I do like the idea of penalizing owners of empty or underutilized lots, which there are many more of in Norwalk than 95/7. You can drive down MLK and see acres of it, which is also a result of obsolete zoning and a collapsed manufacturing economy. Also, the commercial strips of CT Ave, Westport Ave, and Main Ave need more infill multi-use development including residential to balance the crushing traffic that sprawling car-oriented retail-only development brings, which has been the focus of Norwalk’s failed planning policies and incompetent staff for decades even up to this year. when staff worked behind the scenes with GOP zoning leadership (using intentional bogus data staff provided) to kill the smart zone change for Main Ave that was recommended by an expert planning study and our own Master Plan, which would have discouraged big box retail in that dangerous stretch of road. The fact is, without smart planning happening in Norwalk with the current staff in place (we have no planners in our P and Z Department amazing as that is, and they routinely ignore studies and our Master Plan as if they don’t matter at all) any discussion of bigger issues like restructuring our tax base to encourage lesser burdens on homeowners and smarter development will be so much harder than it should be.

  4. Oldtimer

    Interesting idea. The devil, of course, would be in the details. The City should want to discourage holding large pieces of undeveloped land without encouraging overbuilding on small plots. A look at places where this has been in effect for a while might be a good idea, but selling the idea will not be easy, no matter how good it looks.

  5. John Hamlin

    An interesting idea — surely parts of it, at least, are worth considering and perhaps pursuing. Definitely worth further discussion so that the idea and it’s potential impact can be understood and debated. But effective zoning and a strong blight ordinance could accomplish some of this, and they have already been tested and have proved successful in many other towns in CT. No excuse not to try what’s worked in other towns — but Norwalk defers to the entrenched interests.

  6. Ken

    We should NEVER punish people for doing as they like with their property. Tax them on what it is and thats that. Our problem is NOT lack of revenue, its lack of responsible spending. When talking about the highest taxed area in the highest taxed state, focusing on raising more money is about as irresponsible as you can get.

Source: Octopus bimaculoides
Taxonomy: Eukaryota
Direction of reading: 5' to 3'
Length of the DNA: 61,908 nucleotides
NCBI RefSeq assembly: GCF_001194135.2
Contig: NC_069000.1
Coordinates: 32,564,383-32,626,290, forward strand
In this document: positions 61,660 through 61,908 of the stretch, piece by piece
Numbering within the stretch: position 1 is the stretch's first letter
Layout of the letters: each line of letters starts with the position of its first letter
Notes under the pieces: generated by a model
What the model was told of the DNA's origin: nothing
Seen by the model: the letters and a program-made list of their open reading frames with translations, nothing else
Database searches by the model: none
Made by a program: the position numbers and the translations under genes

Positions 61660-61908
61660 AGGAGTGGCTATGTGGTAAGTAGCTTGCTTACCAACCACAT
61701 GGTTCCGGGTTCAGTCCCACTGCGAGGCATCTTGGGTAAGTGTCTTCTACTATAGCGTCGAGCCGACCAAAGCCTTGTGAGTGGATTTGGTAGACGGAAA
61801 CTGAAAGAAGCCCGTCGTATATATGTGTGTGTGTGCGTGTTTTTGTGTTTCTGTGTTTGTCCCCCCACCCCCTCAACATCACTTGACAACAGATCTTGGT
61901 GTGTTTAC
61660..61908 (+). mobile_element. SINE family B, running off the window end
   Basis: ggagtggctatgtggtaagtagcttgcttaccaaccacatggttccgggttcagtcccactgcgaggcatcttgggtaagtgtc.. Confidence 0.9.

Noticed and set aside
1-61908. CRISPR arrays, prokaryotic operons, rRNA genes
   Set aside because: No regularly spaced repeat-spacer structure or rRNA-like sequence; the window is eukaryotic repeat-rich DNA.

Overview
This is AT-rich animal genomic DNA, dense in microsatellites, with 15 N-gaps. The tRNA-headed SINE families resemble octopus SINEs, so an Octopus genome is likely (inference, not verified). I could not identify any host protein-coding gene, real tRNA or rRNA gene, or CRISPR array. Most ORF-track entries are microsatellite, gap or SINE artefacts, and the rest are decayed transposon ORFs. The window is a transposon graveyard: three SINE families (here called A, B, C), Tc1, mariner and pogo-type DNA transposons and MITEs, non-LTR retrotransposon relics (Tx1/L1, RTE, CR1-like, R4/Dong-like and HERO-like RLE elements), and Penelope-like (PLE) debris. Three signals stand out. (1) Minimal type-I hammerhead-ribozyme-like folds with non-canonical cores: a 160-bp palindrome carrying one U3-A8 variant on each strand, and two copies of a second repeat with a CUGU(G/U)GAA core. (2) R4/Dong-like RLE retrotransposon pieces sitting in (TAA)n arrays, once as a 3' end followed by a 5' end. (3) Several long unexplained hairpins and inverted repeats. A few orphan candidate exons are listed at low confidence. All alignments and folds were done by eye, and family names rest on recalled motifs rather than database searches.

7. The point of LVT is not “how can we raise the most money”. It is:
    – how can we get the real estate market to work efficiently and prevent harmful hoarding and underuse, and
    – how can we capture back the windfall gains to real estate owners from public infrastructure investments (currently paid out of taxes!) and the general rise in living standards.

    You should tax land even you had to pay all of the revenues to Canada!

    And Stuart, LVT is not a fixed tax per sqm but depends on the value of the location. Hence, centrally located office buildings are likely taxed more than malls in the middle of nowhere. Of course, many malls do use also valuable location wastefully (with large parking lots etc.).

    “…every square foot of land would have a building on it.”

    The function of zoning is to prevent this kind of excess density. And yes, parks would be publicly maintained places, which increase land values of surrounding buildings and hence often pay for themselves through higher LVT returns.

    And the concern about fair land and building valuation is valid! For that to work effectively, we need a much more efficient real estate market – which we could achieve by removing all tax subsidies for homeownership. This would separate the real estate (investment) market from the accommodation (services) market and make the investment market almost as efficient as the stock market. Land values could be determined based on recent purchase offers and how the evolve in an area.

    Also, a 100% tax on land rent is hardly optimal. Taxing land value around 5-10% would still leave over half of the rent from land to the land owner and make the effects of error margins smaller.

    I’ve discussed these issues in the book “Fixing the Root Bug” ( http://rootbug.org/FtRB-Kindle ; http://rootbug.org/FtRB-print ) in the chapters: Land Value Taxation – Preventing Underusage, Extortion and Bubbles Practical Challenges: Fair Valuation and Assessment of the Replacement Costs of Improvements and Other Owner-Created Value The Pure Lease Alternative’s Problems – Land Value Is Location Value of Real Estate
    6.2.3 Appendix 2.3: Effects of LVT on Land Value – The Optimal Land Tax Rate?